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Does increasing applied load lead to contact changes indicative of knee osteoarthritis? A subject-specific FEA study
journal contributionposted on 2023-07-26, 14:01 authored by Jennifer L. B. Martay, Amy B. Zavatsky, Harinderjit S. Gill
This study investigated whether increased loading (representing obesity) in the extended knee and flexed knee led to increased stresses in areas of typical medial and lateral osteoarthritis cartilage lesions, respectively. We created two paired sets of subject-specific finite element models; both sets included models of extended knees and of flexed knees. The first set represented normal loading; the second set represented increased loading. All other variables were held constant. The von Mises stresses and contact areas calculated on the tibial cartilage surfaces of the paired models were then compared. In the extended knee models, applying a larger load led to increased stress in the anterior and central regions of the medial tibial cartilage. These are the typical locations of medial osteoarthritis cartilage lesions. Therefore, the results support that increased loading in the extended knee may result in medial osteoarthritis. In the flexed knee models, applying a larger load increased stress in the anterior and central regions of the lateral tibial cartilage. Lateral osteoarthritis cartilage lesions typically occur centrally and posteriorly. Therefore, these results do not support our hypothesis. Shear stress was increased in areas of typical lateral lesions, however, and should be investigated in future studies.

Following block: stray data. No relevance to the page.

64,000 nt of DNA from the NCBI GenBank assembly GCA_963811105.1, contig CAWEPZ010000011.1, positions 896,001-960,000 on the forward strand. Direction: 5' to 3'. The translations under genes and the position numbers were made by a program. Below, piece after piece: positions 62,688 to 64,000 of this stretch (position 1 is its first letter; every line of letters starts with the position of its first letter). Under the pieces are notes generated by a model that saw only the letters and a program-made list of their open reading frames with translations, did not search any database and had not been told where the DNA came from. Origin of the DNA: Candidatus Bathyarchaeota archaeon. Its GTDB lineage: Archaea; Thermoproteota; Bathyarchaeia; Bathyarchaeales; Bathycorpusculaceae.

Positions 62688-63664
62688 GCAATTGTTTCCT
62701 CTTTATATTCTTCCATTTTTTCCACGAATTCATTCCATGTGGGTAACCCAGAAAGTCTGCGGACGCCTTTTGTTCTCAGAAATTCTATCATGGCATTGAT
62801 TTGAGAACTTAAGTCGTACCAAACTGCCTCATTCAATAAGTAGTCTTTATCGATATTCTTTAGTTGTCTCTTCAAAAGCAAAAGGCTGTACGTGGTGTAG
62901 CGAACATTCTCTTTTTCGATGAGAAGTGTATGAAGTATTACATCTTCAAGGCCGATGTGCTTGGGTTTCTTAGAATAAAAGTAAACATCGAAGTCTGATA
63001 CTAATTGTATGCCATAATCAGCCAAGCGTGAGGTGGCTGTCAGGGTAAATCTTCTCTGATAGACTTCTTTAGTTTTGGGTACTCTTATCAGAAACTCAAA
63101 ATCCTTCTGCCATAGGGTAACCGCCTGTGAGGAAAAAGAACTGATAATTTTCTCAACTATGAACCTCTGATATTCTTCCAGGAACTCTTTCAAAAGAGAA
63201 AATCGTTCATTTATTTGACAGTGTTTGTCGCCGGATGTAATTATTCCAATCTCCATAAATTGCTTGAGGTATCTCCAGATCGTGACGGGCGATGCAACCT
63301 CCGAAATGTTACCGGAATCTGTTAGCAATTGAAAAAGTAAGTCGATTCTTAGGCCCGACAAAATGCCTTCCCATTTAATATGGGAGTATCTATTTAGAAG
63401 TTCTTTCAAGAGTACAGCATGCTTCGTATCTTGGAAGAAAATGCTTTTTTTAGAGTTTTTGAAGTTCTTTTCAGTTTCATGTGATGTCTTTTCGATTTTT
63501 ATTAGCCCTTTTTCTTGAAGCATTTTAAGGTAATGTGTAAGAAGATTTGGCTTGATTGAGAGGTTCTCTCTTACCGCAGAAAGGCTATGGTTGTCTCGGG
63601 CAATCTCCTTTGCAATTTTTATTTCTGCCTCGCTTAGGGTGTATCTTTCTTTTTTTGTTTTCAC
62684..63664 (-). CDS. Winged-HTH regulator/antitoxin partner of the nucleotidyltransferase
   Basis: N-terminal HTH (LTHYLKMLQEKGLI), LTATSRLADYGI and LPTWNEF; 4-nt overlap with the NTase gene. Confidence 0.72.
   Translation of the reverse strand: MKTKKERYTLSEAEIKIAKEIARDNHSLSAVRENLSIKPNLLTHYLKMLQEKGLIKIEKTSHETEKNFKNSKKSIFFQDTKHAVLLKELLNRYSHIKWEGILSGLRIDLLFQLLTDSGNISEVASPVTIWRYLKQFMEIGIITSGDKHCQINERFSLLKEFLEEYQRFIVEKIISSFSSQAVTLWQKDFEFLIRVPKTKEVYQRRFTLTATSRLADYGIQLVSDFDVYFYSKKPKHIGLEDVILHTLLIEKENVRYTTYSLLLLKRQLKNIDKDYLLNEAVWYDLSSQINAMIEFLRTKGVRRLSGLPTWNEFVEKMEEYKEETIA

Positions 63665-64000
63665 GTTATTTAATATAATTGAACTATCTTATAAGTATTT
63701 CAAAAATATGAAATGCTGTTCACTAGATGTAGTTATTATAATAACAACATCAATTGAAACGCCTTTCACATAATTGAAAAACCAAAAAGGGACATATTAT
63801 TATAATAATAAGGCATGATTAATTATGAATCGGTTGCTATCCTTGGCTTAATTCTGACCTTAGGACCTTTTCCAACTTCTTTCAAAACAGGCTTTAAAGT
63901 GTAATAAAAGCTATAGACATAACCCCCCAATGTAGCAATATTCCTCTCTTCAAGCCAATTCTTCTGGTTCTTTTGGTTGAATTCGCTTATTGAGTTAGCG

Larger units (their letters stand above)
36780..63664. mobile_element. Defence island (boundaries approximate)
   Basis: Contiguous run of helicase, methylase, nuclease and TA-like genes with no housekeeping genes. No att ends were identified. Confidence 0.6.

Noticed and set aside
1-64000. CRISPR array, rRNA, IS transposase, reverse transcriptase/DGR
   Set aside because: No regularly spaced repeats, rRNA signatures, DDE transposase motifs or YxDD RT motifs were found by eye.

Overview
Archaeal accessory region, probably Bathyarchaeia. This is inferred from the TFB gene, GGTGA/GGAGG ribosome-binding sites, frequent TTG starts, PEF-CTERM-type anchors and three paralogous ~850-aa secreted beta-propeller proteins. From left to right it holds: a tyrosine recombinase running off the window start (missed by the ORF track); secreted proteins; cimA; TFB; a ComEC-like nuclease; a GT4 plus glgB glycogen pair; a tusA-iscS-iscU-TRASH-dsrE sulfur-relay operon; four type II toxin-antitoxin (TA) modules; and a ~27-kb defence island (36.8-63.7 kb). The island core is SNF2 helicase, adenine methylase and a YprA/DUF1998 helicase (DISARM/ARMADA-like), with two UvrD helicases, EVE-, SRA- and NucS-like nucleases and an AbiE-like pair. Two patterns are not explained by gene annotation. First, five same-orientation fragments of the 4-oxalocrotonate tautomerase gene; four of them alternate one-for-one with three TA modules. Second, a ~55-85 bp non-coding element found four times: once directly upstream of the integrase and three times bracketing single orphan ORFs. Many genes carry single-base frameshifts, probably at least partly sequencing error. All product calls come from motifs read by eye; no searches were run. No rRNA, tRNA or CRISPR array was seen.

Publication titleInternational Journal for Numerical Methods in Biomedical Engineering